“Hagley Park is the second-largest manicured park in the world. It’s the largest in the southern hemisphere.” The airport shuttle driver provided a commentary for the English tourists in the van. “It’s a real asset for the city. I always love seeing people walk along the river, jog along it.”
It was a cheerful, sunny Sunday morning. My four days in Christchurch were up and my itinerant itinerary was demanding that I jump on an aeroplane and fly to Dunedin. But it was such a nice day it seemed like it would have been more enjoyable to make the five-hour journey on the ground, listening to good road-trip music.
But I saved my road trip tunes and instead got on a plane and journeyed into the gothic world of green, purple, gold and grey, grey, grey Dunedin.
By the time I had checked into my hotel, it was late in the afternoon. I was hungry so I stopped off at a kebab shop for a felafel. Now, I’ve had a fair few felafels and I know the basic felafel-making process – it doesn’t take long.
But somehow the lady in this kebaberie took a really really long time to warm up the pita bread. She stood by the hot plate and slowly moved the pita around with some tongs. While she did this, the Holiday Makers’ 1988 hit “Sweet Lovers” played in its entirety (3:51) on the radio. The kebab lady had a frozen look on her face, as if she had recently realised that none of her dreams had ever come true.
Was there anything I could do? I thought about telling her some fun facts about the song.
“Hey, kebab lady! “Sweet Lovers” is a cover version of an obscure Bill Withers song called “We Could be Sweet Lovers”, from his final studio album, 1985’s “Watching You Watching Me”. Wellington covers band Holiday Makers faithfully covered it, but innovatively turned it into a duet.”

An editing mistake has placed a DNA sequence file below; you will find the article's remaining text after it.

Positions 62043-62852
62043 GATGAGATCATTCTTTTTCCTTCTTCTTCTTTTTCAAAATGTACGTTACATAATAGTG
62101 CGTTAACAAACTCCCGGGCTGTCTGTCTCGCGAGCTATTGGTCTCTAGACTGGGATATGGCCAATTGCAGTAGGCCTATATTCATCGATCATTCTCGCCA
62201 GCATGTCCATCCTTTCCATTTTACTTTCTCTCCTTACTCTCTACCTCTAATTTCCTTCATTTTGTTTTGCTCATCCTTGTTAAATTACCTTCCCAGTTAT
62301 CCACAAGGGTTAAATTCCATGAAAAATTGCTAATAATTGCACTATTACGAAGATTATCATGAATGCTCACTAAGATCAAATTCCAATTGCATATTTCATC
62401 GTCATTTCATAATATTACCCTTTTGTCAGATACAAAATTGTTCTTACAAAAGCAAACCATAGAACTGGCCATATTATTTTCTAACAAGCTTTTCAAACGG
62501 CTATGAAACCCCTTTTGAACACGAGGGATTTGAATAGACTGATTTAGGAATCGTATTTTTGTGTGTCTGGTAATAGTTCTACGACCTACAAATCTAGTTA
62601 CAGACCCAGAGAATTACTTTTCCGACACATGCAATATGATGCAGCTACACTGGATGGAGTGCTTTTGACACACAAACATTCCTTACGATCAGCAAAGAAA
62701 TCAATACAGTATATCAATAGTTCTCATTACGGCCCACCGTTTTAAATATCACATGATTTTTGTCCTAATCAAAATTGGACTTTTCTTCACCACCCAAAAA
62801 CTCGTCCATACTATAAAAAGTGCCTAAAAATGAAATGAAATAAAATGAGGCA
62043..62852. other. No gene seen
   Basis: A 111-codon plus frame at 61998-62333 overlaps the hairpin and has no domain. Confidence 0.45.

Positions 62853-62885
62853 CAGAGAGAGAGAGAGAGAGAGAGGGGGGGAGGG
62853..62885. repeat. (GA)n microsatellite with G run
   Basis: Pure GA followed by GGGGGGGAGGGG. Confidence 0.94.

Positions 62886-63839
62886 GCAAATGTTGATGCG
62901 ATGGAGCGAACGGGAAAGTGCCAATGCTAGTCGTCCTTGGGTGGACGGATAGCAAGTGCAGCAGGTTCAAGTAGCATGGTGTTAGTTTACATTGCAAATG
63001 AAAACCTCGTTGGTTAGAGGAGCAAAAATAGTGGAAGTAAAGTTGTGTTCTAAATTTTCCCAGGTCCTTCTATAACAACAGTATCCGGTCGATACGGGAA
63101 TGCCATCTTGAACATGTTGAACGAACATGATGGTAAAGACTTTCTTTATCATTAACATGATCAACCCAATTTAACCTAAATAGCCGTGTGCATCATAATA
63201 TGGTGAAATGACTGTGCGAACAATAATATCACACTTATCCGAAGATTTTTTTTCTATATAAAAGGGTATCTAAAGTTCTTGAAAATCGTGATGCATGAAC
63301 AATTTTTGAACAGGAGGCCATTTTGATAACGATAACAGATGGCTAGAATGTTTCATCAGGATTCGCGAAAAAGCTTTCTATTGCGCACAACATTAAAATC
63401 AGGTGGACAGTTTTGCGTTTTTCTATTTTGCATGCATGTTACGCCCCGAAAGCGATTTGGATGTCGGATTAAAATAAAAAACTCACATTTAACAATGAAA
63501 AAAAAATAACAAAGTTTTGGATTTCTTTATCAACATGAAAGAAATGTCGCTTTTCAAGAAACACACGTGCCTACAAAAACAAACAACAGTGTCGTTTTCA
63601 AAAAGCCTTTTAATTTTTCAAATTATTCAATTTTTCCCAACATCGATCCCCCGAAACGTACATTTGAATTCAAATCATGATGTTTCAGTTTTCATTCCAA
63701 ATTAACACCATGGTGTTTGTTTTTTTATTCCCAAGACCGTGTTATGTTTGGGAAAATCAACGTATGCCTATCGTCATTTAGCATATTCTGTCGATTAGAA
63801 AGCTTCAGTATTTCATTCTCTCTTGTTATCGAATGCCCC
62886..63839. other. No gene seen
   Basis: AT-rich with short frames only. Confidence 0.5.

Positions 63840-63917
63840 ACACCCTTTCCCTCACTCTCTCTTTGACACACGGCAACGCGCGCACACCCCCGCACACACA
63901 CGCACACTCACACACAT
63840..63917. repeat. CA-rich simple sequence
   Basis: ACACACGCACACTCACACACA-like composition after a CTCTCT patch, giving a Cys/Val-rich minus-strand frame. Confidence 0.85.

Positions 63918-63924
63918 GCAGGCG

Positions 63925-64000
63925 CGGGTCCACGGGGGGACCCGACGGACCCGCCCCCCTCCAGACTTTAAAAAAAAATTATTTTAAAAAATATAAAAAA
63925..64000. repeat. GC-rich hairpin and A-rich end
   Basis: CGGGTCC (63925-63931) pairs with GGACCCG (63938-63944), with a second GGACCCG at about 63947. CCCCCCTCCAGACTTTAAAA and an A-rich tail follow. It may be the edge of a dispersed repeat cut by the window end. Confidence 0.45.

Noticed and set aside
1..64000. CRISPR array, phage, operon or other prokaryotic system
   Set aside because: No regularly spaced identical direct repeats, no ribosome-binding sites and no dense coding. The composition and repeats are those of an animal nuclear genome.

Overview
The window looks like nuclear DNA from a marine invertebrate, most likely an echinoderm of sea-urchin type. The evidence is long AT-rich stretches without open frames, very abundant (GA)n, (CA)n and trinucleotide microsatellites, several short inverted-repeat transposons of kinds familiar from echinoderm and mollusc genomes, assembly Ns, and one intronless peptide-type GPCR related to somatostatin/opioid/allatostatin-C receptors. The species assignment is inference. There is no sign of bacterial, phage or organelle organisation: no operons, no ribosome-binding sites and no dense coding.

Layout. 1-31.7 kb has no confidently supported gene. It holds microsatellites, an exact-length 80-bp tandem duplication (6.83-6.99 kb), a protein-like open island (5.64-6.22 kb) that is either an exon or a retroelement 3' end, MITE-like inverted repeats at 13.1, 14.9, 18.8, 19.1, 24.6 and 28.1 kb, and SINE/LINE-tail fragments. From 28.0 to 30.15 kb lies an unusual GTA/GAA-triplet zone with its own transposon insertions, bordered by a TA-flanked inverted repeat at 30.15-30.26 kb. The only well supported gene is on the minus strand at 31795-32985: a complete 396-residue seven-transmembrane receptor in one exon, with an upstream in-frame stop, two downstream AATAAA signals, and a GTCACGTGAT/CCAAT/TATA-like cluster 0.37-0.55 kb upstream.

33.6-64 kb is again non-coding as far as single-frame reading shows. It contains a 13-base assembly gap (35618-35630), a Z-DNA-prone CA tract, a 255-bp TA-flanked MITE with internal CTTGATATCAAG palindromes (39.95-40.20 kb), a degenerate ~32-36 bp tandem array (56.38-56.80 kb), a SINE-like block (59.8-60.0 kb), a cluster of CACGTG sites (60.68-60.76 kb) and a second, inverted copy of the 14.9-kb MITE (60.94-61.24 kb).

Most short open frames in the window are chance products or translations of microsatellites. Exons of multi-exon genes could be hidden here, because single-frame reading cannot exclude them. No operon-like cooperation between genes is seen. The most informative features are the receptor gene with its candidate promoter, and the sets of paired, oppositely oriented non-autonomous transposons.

By this stage, the kebab lady would have started considering if there was life outside the kebab shop, and what it would be like to not have to work on a Sunday.
I would continue with more music trivia.
“It was a number-one hit single, and earned the Holiday Makers a fistful of awards at the 1988 New Zealand Music Awards, including Single of the Year, Best Video, Best Producer, Best Engineer, Most Promising Male Vocalist, Most Promising Female Vocalist, and Most Promising Group.”
This would inspire the kebab lady, making her wonder if such success would come to her one day if she set a goal and went after it.
“Sadly that promise was not to be realised. The ‘Makers fell victim to the curse of being a band whose first single was a cover version. Their follow-up single, “Waiting in the Sunshine”, flopped and they eventually took their place in New Zealand music history as beloved one-hit wonders.”
But, the kebab lady would realise, sometimes even something as glorious as a number one single can end up amounting to little if you don’t follow through on it. But at least you will have tried and enjoyed it. Yeah, we could be sweet lovers.
Finally my felafel was ready. It was cold.